As you guys can see in the photo, this is a World Airways MD-11 landing in LHR. With the Bermuda II accord restricting only UAL and AA as the American carriers operating into LHR, how does World get around this?
Twinjets...if one fails, work the other one twice as hard!!!
Jamake1 From United States of America, joined May 2004, 895 posts, RR: 2 Reply 6, posted (8 years 3 days 11 hours ago) and read 1928 times:
Charter airlines that operate wet-leases (aircraft and crew) for scheduled carriers with operating slots at slot-restricted airports do so as the schedule airline's flight number. Years ago, when I worked for ATA, I worked several wet-lease trips for Ghana Airways on ATA L-1011 aircraft into LHR from Accra.
The same for World; World Airways aircraft, BWIA flight number.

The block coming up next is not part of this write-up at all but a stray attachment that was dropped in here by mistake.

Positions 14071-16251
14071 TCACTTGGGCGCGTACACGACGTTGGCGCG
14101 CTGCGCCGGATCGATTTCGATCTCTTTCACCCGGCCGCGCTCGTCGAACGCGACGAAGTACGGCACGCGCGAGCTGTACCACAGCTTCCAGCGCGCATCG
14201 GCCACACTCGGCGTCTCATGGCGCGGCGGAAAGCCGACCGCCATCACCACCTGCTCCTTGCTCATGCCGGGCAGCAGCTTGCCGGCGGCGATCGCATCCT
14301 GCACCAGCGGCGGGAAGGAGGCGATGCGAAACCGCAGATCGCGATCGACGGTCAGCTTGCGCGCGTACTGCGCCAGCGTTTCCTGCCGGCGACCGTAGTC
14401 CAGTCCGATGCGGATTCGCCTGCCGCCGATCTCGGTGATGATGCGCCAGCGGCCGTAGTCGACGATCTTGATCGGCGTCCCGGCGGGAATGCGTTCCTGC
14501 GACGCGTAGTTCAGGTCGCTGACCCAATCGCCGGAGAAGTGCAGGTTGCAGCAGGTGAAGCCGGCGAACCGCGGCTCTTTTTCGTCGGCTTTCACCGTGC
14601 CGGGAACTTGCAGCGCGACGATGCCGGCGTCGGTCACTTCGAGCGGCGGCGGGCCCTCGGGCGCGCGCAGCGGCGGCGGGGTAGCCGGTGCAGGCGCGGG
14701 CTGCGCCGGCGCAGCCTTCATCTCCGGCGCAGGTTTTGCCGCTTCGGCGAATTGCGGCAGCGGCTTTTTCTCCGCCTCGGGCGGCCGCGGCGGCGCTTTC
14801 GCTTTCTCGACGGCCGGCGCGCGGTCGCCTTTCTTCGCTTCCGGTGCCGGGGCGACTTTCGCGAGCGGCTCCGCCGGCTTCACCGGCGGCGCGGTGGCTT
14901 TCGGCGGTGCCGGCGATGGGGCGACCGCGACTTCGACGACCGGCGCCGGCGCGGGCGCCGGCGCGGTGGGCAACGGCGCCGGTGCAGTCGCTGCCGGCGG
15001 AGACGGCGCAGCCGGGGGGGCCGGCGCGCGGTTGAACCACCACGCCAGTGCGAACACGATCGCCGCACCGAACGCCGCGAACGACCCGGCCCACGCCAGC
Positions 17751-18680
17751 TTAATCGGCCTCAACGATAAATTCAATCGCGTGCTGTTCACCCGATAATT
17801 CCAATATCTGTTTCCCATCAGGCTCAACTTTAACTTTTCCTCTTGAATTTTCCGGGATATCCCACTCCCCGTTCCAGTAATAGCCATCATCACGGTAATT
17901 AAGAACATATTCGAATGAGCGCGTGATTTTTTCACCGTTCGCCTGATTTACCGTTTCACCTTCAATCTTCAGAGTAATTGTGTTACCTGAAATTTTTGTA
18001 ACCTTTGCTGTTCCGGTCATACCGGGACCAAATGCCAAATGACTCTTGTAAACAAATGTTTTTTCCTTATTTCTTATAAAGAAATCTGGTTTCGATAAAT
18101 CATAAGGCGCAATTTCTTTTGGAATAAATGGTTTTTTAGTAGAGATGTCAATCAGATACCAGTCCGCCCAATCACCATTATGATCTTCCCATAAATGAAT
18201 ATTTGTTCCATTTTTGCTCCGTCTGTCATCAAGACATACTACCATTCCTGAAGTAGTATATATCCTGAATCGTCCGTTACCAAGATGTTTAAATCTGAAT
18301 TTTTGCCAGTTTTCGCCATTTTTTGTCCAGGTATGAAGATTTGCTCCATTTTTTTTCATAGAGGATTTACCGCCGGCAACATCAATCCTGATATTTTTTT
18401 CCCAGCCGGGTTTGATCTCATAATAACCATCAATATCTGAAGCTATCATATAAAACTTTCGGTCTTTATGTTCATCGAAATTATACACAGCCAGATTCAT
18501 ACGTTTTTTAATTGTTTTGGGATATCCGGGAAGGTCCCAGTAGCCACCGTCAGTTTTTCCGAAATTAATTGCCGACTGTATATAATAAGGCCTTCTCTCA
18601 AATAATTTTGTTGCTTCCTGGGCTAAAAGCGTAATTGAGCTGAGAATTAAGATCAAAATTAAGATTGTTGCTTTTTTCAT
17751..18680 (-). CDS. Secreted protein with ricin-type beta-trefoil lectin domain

Jamake1 From United States of America, joined May 2004, 895 posts, RR: 2 Reply 8, posted (8 years 3 days 10 hours ago) and read 1829 times:
In answer to your question IslipWN, the U.S.-U.K. Bilateral Air Treaty provides for only two U.S.-based airlines and two U.K.-based airlines to operate routes between the U.S. and London Heathrow Airport.
United purchased Pan Am's LHR route authority in 1991. American, as a competitive response to the UA/Pan Am agreement, purchased TWA's LHR routes shortly thereafter (also in 1991).
Currently, only British Airways, Virgin Atlantic, American, and United are permitted to operate routes from LHR to the U.S. Over the past several years, talks between the U.S. and U.K. governments to expand access at LHR, have proved unsuccessful. Hence, today, only AA and UA are allowed to operate from the U.S. to LHR.